Alexis Joseph Delzons

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Alexis Joseph Delzons (1775 – October 24, 1812) was a French general of the French Revolutionary Wars and the Napoleonic Wars. He was killed in the Battle of Maloyaroslavets. His surname is one of the names inscribed under the Arc de Triomphe, on Column 16.

French Revolutionary Wars[edit]

Born in Aurillac in 1775, Delzons enlisted in a battalion of volunteers from the département of the Cantal as a lieutenant of grenadiers. He served in the campaigns of 1792 and 1793 in the Army of the Eastern Pyrenees during which he distinguished himself at Jonquière, where he was wounded, and in the Siege of Rosas.

Transferred to the Army of Italy, Delzons distinguished himself at Montenotte, Dego and Lodi. Captured near Mantua he was exchanged eight days later. After having distinguished himself in the Battle of Rivoli, Delzons was promoted to chef de bataillon on the field of battle.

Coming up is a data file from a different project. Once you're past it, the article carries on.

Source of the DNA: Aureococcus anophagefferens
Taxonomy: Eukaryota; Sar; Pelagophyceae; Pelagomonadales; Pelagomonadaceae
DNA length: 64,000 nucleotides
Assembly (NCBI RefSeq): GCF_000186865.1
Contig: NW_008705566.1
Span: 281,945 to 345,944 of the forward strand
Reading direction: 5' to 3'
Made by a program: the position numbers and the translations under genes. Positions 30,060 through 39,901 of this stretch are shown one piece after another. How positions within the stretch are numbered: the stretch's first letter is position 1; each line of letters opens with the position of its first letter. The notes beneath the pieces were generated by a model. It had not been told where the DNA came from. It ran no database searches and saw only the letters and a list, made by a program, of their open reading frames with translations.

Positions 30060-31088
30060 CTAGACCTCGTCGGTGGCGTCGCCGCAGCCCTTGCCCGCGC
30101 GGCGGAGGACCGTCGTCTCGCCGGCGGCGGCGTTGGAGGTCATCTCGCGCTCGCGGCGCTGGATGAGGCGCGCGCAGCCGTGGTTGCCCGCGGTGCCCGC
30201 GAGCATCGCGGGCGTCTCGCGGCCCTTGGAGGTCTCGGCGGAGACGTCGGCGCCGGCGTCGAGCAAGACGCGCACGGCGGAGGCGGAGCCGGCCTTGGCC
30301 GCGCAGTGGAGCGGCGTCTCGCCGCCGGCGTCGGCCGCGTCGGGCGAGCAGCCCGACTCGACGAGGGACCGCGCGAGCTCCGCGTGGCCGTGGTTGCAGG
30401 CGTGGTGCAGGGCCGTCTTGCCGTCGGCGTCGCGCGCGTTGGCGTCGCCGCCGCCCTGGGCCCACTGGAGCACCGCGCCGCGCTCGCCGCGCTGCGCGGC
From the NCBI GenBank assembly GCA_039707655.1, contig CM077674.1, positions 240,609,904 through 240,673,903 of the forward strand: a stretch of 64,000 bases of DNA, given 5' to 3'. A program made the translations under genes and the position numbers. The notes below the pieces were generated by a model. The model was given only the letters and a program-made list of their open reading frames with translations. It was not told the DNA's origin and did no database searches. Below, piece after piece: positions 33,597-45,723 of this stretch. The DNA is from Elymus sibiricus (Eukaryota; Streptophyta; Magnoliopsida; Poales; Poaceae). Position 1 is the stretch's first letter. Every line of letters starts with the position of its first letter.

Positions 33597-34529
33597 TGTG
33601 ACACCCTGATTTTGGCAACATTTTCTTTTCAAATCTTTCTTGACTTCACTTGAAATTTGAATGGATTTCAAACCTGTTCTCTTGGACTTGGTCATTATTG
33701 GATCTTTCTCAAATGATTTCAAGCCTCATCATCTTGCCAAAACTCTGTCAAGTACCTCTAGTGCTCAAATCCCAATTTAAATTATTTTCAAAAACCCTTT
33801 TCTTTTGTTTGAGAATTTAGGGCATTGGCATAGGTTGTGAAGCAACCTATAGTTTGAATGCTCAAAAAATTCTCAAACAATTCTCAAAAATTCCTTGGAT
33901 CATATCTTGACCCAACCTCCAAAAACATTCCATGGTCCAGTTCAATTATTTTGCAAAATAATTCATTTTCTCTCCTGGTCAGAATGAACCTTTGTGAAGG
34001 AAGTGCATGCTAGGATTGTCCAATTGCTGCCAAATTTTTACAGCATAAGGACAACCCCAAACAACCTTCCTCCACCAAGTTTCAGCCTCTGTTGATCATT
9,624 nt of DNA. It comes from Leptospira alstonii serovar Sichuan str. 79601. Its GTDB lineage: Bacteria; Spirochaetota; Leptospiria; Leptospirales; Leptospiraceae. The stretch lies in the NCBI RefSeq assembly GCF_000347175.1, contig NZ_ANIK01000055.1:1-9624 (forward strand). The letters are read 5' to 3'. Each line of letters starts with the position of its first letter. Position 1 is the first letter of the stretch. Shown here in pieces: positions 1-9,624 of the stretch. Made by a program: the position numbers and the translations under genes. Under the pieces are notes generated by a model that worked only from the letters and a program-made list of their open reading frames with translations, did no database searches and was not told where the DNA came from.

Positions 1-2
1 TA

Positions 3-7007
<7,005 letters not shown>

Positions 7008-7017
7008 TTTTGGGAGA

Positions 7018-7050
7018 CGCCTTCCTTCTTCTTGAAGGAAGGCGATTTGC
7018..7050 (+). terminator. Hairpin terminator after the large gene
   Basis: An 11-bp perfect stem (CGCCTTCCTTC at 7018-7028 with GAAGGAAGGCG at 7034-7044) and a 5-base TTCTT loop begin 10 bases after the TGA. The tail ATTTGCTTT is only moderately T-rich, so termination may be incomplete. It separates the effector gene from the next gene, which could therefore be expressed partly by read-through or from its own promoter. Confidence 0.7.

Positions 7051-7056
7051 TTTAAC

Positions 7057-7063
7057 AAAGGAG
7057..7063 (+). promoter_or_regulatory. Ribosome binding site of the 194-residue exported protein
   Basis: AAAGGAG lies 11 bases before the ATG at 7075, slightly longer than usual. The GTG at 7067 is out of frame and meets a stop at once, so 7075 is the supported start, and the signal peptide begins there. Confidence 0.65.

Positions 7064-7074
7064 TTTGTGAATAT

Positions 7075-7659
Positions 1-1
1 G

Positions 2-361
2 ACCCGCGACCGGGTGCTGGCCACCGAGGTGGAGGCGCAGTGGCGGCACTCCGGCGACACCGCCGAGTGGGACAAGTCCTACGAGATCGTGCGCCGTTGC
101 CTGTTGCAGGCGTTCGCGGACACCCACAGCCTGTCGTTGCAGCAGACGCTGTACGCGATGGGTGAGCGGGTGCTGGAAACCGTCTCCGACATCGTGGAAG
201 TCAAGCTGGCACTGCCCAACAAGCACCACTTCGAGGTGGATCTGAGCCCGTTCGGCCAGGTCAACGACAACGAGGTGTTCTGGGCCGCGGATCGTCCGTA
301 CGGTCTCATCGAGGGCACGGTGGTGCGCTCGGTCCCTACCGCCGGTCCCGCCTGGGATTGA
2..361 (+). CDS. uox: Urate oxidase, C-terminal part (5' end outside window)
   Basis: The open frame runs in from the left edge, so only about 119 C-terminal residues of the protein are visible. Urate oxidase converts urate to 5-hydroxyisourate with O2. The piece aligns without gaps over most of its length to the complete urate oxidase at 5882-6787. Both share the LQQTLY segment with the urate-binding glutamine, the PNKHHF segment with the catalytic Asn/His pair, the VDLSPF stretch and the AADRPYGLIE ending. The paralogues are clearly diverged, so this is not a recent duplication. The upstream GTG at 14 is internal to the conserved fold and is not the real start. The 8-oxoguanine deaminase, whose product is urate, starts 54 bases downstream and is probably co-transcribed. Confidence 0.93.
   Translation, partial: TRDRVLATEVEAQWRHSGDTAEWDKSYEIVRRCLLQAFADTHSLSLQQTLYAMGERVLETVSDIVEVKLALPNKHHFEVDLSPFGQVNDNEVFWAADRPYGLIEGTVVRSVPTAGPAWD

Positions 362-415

Taking part in Napoleon Bonaparte’s Egyptian campaign, at the age of 23 Delzons was promoted to the command of a demi-brigade.

Napoleonic Wars[edit]

Promoted to general of brigade upon his return to France, Delzons took part in the campaigns of 1805 and 1806. Serving under Auguste de Marmont, Delzons took part in the 1809 Dalmatian campaign. On 15 February 1811 Delzons was promoted to general of division. During Napoleon’s 1812 invasion of Russia, Delzons commanded a division in the corps of Eugène de Beauharnais. He distinguished himself at Ostrovno and Borodino. After Napoleon left Moscow, Delzons commanded the lead units going to the village of Maloyaroslavets. Having repaired the bridges over the Luzha River, Delzons attacked the heights on which the village rested. After being driven out of the village by a Russian counterattck, Delzons at the head of the 84th Line Infantry Regiment attempted to retake the village but fell dead, having been twice hit in the head by Russian bullets.


«Alexis Joseph Delzons», in Charles Mullié, Biographie des célébrités militaires des armées de terre et de mer de 1789 à 1850, 1852.